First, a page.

Recently on our legal forum a user asked, “I live in the State of Texas, and I have decided I need to file Chapter 7 bankruptcy. I am currently receiving both Social Security Disability Insurance (SSDI) and Veteran’s disability benefits. I am wondering if either of these income sources must be included in the Chapter 7 bankruptcy means test to determine if I can file Chapter 7.”
Recently on our legal forum a user asked, “The bank has notified us that they intend to foreclose on our house. I am wondering whether this means we should pack up and move or do we stay in the house until the bank forces us out? I have heard of a process called a zombie foreclosure. What do I need to know?”
Recently on our forum a father asked, “My daughter has asked me to cosign on a loan for her to buy a car. I love her, but I don’t want to be on the hook if she is unable to pay. Is it ever a good idea to cosign on a loan?”
Recently on our bankruptcy forum a user asked, “I am considering filing for Chapter 7 bankruptcy. I have a 2012 car with a $24,000 car loan. My wife has a car with a car loan of about $12,000. What are our options for the cars if we do decide to file for bankruptcy protection? I know we can always ride the bus, but we’d like to keep one car if possible.”
Recently on our legal forum a user asked, “I had a severe back condition, COPD, and depression for several years. I attempted to go back to work. I somehow generated about $10,000 in a disability overpayment. I tried to get the SSDI to waive the disability overpayment charges but was unsuccessful. My husband has also lost his job and we have about $30,000 of credit card debt. Can a bankruptcy discharge my disability overpayment?”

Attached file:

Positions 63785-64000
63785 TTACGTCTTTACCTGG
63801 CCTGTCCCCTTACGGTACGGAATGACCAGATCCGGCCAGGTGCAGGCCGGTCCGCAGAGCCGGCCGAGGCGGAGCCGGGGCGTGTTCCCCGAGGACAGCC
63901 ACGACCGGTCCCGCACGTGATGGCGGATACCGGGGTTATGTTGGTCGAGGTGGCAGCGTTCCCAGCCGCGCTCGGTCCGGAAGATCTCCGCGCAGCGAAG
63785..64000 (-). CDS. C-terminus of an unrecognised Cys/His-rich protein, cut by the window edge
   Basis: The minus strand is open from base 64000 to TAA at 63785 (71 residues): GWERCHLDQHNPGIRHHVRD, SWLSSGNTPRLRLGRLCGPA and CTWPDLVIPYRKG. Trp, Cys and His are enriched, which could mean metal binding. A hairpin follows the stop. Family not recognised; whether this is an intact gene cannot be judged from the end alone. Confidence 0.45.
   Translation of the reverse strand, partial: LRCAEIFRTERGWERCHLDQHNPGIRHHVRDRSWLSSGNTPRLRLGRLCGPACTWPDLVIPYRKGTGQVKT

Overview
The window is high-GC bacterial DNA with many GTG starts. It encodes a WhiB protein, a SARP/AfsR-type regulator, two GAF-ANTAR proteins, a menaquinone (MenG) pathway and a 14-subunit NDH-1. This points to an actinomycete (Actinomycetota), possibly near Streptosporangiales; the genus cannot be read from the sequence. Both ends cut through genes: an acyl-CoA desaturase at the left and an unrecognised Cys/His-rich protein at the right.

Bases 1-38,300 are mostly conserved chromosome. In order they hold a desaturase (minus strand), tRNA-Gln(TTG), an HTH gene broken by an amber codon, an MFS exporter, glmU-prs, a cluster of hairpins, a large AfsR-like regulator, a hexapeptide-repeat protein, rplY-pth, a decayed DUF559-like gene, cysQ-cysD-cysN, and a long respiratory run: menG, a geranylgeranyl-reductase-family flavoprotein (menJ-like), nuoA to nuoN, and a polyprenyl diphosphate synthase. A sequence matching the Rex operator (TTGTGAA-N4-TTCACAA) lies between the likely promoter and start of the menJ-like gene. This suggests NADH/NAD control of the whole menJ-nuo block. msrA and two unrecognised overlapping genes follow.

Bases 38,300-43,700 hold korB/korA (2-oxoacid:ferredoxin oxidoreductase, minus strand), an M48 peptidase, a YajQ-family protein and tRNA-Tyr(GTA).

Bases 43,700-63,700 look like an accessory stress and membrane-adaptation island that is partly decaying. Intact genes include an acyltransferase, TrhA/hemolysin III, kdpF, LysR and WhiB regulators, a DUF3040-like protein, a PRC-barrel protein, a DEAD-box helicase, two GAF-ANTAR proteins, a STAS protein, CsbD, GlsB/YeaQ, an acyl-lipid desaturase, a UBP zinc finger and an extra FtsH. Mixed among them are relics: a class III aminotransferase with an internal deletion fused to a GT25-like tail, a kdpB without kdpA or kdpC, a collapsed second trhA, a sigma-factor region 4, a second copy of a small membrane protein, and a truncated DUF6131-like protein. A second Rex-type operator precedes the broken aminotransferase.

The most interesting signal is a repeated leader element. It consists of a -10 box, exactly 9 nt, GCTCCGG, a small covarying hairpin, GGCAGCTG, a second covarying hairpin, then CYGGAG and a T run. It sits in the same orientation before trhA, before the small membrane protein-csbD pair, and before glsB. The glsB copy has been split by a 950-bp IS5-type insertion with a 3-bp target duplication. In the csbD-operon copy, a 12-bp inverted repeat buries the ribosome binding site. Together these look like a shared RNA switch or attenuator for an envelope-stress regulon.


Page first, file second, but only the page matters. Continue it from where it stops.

Recently on our bankruptcy forum a user asked, “I have lost my job, I have $50,000 in credit card debt and high medical bills. I live in the State of Texas. I know Texas likes to do things differently than the rest of the country. Is this true in bankruptcy? How will my Texas bankruptcy differ from bankruptcies filed in other parts of the country?”
Recently on our bankruptcy forum a user asked, “I am about to go to college. I read that up to 60% of students in the U.S. are now borrowing money to pay for college. If I do decide to take out a college loan what do I need to know before I do it?”
Asking questions about whether or not you need to borrow money for college is a great first step to ensuring you don’t make the same mistakes that so many students make. Unfortunately, experts estimate that college loan debt is likely to become the next crisis, most likely surpassing the housing crisis of 2008.
Recently on our bankruptcy forum a user asked, “I owe a credit card company $20,000. I think my debt has been sold to a debt collection company. The calls and debt collection efforts are relentless and have become harassing. Do I have any rights? How can I get this to stop?”
Unfortunately, there are a number of life circumstances, such as divorce, death, disability, that can cause financial devastation and may make it impossible for you to repay debts. It’s likely that if you fail to repay your debts, however, at some point the creditor may sell that debt to a third-party debt collector. If that happens, you can expect to receive letters and phones calls, some which may be harassing, as the creditor attempts to collect the debt.